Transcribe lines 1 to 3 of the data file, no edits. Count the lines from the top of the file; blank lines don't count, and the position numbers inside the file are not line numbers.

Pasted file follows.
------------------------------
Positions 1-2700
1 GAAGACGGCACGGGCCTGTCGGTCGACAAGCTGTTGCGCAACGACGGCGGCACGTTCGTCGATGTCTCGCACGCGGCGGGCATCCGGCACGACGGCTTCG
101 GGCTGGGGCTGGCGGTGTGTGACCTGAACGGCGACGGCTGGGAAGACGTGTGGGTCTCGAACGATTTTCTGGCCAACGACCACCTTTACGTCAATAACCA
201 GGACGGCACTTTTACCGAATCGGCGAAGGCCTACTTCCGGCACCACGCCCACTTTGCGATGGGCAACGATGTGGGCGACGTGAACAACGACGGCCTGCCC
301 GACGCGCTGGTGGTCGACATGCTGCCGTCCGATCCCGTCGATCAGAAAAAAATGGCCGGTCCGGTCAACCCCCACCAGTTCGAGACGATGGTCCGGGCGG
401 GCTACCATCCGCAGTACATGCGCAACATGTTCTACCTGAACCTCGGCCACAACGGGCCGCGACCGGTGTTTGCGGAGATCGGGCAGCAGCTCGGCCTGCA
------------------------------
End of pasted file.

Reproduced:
Positions 1-2700
1 GAAGACGGCACGGGCCTGTCGGTCGACAAGCTGTTGCGCAACGACGGCGGCACGTTCGTCGATGTCTCGCACGCGGCGGGCATCCGGCACGACGGCTTCG
101 GGCTGGGGCTGGCGGTGTGTGACCTGAACGGCGACGGCTGGGAAGACGTGTGGGTCTCGAACGATTTTCTGGCCAACGACCACCTTTACGTCAATAACCA